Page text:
How to Handle Anxiety-Related Fast Heartbeat

How to Handle Anxiety-Related Fast Heartbeat

Heart palpitations, another name for rapid heartbeat, are a medical disorder where the heart beats or raced too quickly for a variety of reasons, including anxiety. The normal heart rate is between 60 to 100 beats per minute [1*], but when a person has anxiety-related heart palpitations, their heart rate increases to above 100 beats per minute.

According to a recent research, at least one in four adult Americans over 40 have irregular heartbeats, which is a prevalent cause of heart palpitations. These include heart rates that are either too high or too low.

Primary Heart Palpitations Causes

Heart palpitations may be caused by many reasons in patients [2*], such as:

  • Stress, anxiety, and panic attacks
  • The menopause
  • Vigorous exercise
  • Low blood pressure
  • Drinking too much alcohol
  • A time or pregnancy
  • Reduced quantities of red blood cells (anemia)
  • A drop in blood glucose levels
  • Unusual electrolyte levels in the body
  • Certain drugs, such as coffee and stimulants
  • Systemic illness caused by thyroid hormones
  • Lack of sleep [3*] (may result in morning heart palpitations)
Stress, anxiety, and panic attacks

Anxiety is one of the most frequent causes of heart palpitations, while there are many other potential reasons as well, including those listed above.

What Is a Heart Palpitation Caused by Anxiety?

Heart palpitations and anxiety usually go hand in hand. Heart palpitations may sometimes manifest as a sign of depression.

Heart palpitations caused by worry may cause a person’s heart to race, flutter, or miss a beat. The ears, throat, or neck all have a hammering sensation from the heart. After an anxiety episode, this is how people usually feel, however palpitations may also be brought on by extreme enthusiasm.

Here’s a quick rundown of how this procedure works: The autonomic nervous system (ANS) is impacted by anxiety, which sets off the fight-or-flight response [4*]. This speeds up breathing, heart rate, and blood pressure in order to enable quick blood flow to the body’s other organs.

Be aware that having bipolar illness, anxiety disorders, or other mental health issues may influence how a person’s body responds to stressful circumstances.

When Heart Palpitations Should Concern You

Patients who have palpitations due to worry may not need continuous monitoring since these episodes are often not alarming. The majority of heart palpitations are transient in nature, often ending within minutes, hours, or even seconds following the first anxiety-inducing event.
Nonetheless, there are times when a patient has to be concerned about heart palpitations. They may cause significant worry, for instance, if they indicate arrhythmias [5*], which are irregular heartbeats. If they are accompanied by any of the following symptoms, they may also be reason for concern:

  • The individual has lightheadedness or vertigo
  • Constantly gets headaches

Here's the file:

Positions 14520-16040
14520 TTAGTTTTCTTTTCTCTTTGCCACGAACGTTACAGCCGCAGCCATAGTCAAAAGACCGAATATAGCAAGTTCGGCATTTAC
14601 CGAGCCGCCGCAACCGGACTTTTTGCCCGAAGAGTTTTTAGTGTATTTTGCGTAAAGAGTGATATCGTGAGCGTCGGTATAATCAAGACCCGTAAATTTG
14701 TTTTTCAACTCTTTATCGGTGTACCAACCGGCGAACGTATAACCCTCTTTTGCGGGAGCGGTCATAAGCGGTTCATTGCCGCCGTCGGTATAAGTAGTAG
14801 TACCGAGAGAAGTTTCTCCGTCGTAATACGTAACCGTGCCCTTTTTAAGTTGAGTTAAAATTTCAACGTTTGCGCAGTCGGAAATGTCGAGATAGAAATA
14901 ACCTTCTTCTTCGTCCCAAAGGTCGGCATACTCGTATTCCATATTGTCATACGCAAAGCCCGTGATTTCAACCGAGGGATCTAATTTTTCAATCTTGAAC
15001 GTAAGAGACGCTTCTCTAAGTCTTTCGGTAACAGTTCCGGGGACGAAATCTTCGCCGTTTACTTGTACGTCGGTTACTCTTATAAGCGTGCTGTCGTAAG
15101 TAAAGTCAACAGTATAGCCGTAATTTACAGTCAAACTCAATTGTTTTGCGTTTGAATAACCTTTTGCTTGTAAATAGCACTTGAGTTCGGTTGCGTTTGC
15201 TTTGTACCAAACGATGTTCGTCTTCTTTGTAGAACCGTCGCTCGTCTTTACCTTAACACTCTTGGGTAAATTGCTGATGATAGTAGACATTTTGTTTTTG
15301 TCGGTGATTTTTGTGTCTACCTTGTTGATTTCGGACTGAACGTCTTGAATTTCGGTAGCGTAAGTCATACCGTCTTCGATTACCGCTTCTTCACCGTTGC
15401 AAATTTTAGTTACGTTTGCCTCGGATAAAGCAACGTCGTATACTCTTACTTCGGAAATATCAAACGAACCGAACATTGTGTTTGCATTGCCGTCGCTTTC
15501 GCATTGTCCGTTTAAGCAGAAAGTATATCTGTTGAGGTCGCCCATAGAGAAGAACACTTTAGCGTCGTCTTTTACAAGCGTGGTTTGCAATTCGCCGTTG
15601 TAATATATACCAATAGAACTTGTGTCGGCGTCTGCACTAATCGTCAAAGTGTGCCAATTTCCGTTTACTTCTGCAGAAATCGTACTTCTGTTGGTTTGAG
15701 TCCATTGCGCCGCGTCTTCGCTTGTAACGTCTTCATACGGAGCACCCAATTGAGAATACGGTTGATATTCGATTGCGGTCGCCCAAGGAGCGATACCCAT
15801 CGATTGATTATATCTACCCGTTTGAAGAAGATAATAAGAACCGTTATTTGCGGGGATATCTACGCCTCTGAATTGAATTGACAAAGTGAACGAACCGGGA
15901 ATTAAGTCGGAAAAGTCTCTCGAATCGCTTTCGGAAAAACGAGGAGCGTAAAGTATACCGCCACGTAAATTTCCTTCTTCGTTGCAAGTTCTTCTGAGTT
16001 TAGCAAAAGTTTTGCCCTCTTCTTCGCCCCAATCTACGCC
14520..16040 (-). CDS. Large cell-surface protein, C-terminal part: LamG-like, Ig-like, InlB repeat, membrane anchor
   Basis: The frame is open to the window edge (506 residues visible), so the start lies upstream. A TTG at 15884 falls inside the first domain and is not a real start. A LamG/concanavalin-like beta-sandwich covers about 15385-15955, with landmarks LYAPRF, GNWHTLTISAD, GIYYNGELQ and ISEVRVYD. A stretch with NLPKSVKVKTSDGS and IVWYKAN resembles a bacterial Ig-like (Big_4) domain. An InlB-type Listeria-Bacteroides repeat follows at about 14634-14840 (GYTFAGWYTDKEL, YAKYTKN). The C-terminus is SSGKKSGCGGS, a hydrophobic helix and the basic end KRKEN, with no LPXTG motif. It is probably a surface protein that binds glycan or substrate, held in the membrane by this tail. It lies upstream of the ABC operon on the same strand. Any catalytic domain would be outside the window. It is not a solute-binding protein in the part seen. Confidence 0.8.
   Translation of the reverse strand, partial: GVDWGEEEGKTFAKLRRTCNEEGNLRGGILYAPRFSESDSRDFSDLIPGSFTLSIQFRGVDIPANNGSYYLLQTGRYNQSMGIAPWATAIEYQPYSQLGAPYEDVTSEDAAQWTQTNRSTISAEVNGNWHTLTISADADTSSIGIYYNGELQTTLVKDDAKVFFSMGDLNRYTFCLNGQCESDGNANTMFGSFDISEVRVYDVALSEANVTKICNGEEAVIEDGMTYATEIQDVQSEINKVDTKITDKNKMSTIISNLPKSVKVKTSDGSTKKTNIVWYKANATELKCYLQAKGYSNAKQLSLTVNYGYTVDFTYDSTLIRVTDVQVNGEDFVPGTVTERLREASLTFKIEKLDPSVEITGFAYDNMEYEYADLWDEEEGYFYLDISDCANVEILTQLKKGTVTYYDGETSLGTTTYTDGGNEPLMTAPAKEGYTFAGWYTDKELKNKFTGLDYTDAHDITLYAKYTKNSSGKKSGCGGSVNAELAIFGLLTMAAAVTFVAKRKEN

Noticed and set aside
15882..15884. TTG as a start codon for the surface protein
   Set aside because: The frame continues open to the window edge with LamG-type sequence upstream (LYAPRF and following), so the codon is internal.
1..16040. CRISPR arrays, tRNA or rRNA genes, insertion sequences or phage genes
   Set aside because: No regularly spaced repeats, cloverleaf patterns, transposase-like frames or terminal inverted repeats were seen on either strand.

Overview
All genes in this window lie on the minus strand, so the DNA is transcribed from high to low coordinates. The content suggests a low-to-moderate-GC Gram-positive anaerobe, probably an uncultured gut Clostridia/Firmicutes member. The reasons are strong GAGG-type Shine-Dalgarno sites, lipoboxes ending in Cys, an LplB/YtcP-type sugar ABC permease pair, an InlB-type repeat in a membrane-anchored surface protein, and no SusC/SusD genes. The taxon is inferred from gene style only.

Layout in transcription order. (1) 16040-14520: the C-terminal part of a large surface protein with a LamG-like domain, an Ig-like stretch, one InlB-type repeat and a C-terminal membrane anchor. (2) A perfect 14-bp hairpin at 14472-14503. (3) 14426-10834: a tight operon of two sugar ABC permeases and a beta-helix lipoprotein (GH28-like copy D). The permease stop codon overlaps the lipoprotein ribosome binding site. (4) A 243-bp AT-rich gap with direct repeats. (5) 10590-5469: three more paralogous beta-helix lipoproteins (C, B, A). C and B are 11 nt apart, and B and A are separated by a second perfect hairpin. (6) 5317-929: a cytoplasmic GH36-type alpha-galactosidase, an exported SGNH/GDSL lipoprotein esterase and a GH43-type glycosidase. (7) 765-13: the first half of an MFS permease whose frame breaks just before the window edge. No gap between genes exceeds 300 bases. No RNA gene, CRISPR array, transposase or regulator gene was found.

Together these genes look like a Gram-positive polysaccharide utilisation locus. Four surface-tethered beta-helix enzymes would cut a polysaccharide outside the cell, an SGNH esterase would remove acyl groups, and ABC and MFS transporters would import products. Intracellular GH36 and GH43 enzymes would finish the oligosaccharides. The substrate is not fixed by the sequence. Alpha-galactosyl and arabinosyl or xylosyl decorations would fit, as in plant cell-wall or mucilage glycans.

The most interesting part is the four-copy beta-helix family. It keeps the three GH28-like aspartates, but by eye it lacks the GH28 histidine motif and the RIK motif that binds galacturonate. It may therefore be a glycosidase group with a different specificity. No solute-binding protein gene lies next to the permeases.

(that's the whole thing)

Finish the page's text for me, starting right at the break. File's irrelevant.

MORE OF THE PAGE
• Has discomfort in the chest
  • Loses consciousness during palpitations
  • Abruptly feels exhausted and out of breath

If someone has diaphoresis (extreme sweating), discomfort, stiffness in the neck area, shortness of breath, or a nervous sensation in the chest, they should get medical help right once.

How to Stop Anxiety-Related Heart Palpitations

Heart palpitations brought on by anxiety are seldom harmful and rarely need medical attention. The patient may just need to manage the triggers that are generating the palpations in the event of an anxiety attack.

Even so, the patient may still experience some little discomfort as a result of this condition. For example, heart palpitations might interfere with sleep and result in insomnia. Patients must thus learn how to stop their heart palpitations caused by worry or ask their doctor for advice on how to manage the condition.

Modifications in Lifestyle

In addition to counseling or medicine, an individual may cure and control anxiety heart palpitations with other lifestyle and home remedies, such as:

  • Relaxation techniques. Patients who struggle with anxiety can practice yoga or meditation on a regular basis, being sure to take deep, slow breaths.
  • Reduce the usage of stimulants. Reduce your intake of stimulants, such nicotine and coffee, particularly at night. These drugs cause the blood arteries to tighten, which raises blood pressure and quickens pulse.
  • Postures of the body. For anxiety-related heart palpitations, the patient should attempt to lay either supine (facing upward) or in a left-sided position.
  • A nutritious diet. You may also consume foods high in magnesium minerals (found in milk and yogurt, fruits, meat, and legumes) and potassium (found in grains, leafy green vegetables, and seafood) to help avoid palpitations in the long term.

Medical Care

Self-help methods may not always be able to lessen the patient’s acute anxiety-related heart palpitations. As a result, the physicians may use medication to treat these ailments and will probably recommend one of the following:

  • Blockers of beta. By lowering heart rate [6*], these medications treat heart palpitations by facilitating the body’s ability to regulate heartbeat signals.
  • Anxiety-reducing drugs. For instance, benzodiazepines [7*] may be used to treat insomnia and anxiety problems.
  • Ablation of the heart. It is a surgical process that prevents aberrant electrical impulses, leaves microscopic scars, and gets the heart beat back to normal. Usually, it is done under dire circumstances.


Among the most frequent causes of heart palpitations are anxiety and intense emotional reactions. Most of the time, these symptoms don’t warrant concern. However, you should think about seeing a doctor if your heart palpitations worsen or happen often.